Greedy Friensdhip Decompositions of Graphs ()

A graph that consists of t cliques sharing a vertex v is said to be a t-friendship graph with center v. A friendship graph is a graph that is t-friendship for some . We solve the problem of finding the best upper bound for the size of a greedy 2-friendship decomposition and a greedy friendship decomposition of graphs of order n.

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Sousa, T. (2011) Greedy Friensdhip Decompositions of Graphs. *Open Journal of Discrete Mathematics*, **1**, 32-34. doi: 10.4236/ojdm.2011.11004.

A graph that consists of t cliques sharing a vertex v is said to be a t-friendship graph with center v. A friendship graph is a graph that is t-friendship for some. We solve the problem of finding the best upper bound for the size of a greedy 2-friendship decomposition and a greedy friendship decomposition of graphs of order n.

1. Introduction

For notation and terminology not discussed here the reader is referred to [2]. All graphs considered here are finite and simple, i.e., they have no loops or multiple edges. Let G be a simple graph with vertex set and edge set. The degree of a vertex will be denoted by or briefly by if it is clear which graph is being considered. A clique is a complete graph and the complete bipartite graph with parts of size m and n will be denoted by. A graph that consists of t cliques sharing a vertex v is said to be a t-friendship graph (t-fs graph) with center v. A friendship graph is a graph that is t-friendship for some. A (t-)friendship decomposition of a graph G is a set of pairwise edge disjoint (t-)friendship subgraphs of G, such that every edge of G appears in exactly one element of the decomposition. Let be the minimum number of elements in a t-friendship decomposition of G. The main goal is to study the function

which is the smallest number such that any graph G of order n admits a t-friendship decomposition with at most elements.

Observe that a 1-friendship graph is just a clique. Erdös, Goodman and Pósa [3] proved that . Sousa [5] determined the exact value of the function for and, and for its asymptotic value, as n tends to infinity, was determined. More precisely, Sousa [5] proved that equals if n is even and if n is odd; and that equals if n is even and if n is odd and not equal to 5. For it was proved that.

In this paper our aim is to study the problem of looking not at an optimal friendship decomposition of graphs but at greedy friendship decompositions of graphs. The motivation for this work comes from the work or McGuinness [4] about clique decompositions of graphs, proving a conjecture of Winkler [1]. (Note that a clique is simple a 1-friendship graph.) McGuinness proved that if maximal cliques are removed one by one from any graph with n vertices, then the graph will be empty after at most steps. He also proves that this in fact best possible. The result is the following.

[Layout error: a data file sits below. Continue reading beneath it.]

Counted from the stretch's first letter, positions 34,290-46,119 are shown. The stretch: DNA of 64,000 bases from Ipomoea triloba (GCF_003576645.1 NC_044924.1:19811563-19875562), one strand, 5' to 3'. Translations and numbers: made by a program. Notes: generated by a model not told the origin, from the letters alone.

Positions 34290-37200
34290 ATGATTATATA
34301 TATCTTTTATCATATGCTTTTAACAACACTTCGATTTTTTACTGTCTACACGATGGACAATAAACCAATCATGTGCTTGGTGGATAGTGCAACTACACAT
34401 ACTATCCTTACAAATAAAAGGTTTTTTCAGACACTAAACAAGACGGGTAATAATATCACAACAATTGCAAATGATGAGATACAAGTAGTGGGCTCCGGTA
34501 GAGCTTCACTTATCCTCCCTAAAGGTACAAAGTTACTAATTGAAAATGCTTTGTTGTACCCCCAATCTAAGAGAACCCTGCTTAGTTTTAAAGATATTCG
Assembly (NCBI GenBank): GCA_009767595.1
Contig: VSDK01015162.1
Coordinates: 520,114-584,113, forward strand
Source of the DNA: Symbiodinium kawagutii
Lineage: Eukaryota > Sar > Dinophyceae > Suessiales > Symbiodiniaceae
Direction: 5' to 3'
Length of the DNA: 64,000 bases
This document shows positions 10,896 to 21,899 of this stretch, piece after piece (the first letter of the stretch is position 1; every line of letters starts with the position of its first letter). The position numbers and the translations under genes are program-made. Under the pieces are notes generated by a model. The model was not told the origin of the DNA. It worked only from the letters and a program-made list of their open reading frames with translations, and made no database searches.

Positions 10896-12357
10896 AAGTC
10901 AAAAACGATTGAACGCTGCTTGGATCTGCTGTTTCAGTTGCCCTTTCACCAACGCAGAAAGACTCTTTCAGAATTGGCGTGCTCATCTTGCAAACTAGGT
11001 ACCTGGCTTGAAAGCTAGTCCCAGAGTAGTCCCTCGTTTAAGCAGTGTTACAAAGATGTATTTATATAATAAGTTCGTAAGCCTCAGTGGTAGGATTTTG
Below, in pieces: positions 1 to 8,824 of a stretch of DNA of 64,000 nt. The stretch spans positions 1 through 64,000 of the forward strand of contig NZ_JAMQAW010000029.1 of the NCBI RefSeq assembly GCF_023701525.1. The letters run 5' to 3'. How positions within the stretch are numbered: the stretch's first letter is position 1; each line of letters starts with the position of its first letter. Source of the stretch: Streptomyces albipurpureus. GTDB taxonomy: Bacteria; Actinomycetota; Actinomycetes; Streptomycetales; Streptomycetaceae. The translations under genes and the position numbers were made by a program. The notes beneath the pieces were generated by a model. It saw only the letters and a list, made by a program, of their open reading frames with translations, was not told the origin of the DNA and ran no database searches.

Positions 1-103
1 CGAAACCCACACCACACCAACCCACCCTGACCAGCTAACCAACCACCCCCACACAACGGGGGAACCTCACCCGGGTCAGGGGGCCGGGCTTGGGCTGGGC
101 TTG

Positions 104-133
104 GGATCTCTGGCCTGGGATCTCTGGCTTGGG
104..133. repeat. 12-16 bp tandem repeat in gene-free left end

**Theorem 1 **[4] Any greedy clique decomposition of a graph with n vertices has at most cliques, and it has exactly cliques if and only if the graph is

.

Note that the result of McGuinness is strong in the sense that for clique decompositions of graphs the optimal values are the same whether you consider optimal clique decompositions or greedy clique decompositions. With this work our goal is to see what happens if instead of 2-friendship decompositions of graphs one considers greedy 2-friendship decompositions of graphs. We will see later that the best values are not the same, in fact, they are quite far apart.

We start our work by properly defining the notion of a maximal (t-)friendship subgraph of a graph. A (t-)friendship subgraph of a graph G is said to be maximal if it is not a proper subgraph of another (t-)friendship subgraph of G and its cliques can be ordered in such a way that each clique is maximal in the graph obtained after the edge set of the previous cliques have been removed. A greedy (t-)friendship decomposition of G is formed by choosing a maximal (t-)friendship graph in G, then choosing a maximal (t-)friendship graph in the graph remaining after deleting the edges of the first (t-)friendship graph and continuing removing maximal (t-)friendship graphs until the graph is empty. We will always assume that the elements of the decomposition are chosen in a certain order.

For greedy 2-friendship decompositions we will prove that any greedy 2-friendship decomposition of a graph of order n has at most elements. Furthermore, for a greedy 2-friendship decomposition of a graph of order n can have exactly elements if and only if the graph is. For a greedy 2-friendship decomposition of can have exactly 2-friendship graphs, however, in this case we can also have equality for non-bipartite graphs. We conclude by showing that any greedy friendship decomposition of a graph of order n has at most elements and we also prove that this upper bound is, in fact, best possible.

2. Greedy Friendship Decompositions

We start this section with the following result about greedy 2-friendship decompositions of graphs and conclude with a result concerning greedy friendship decompositions of graphs.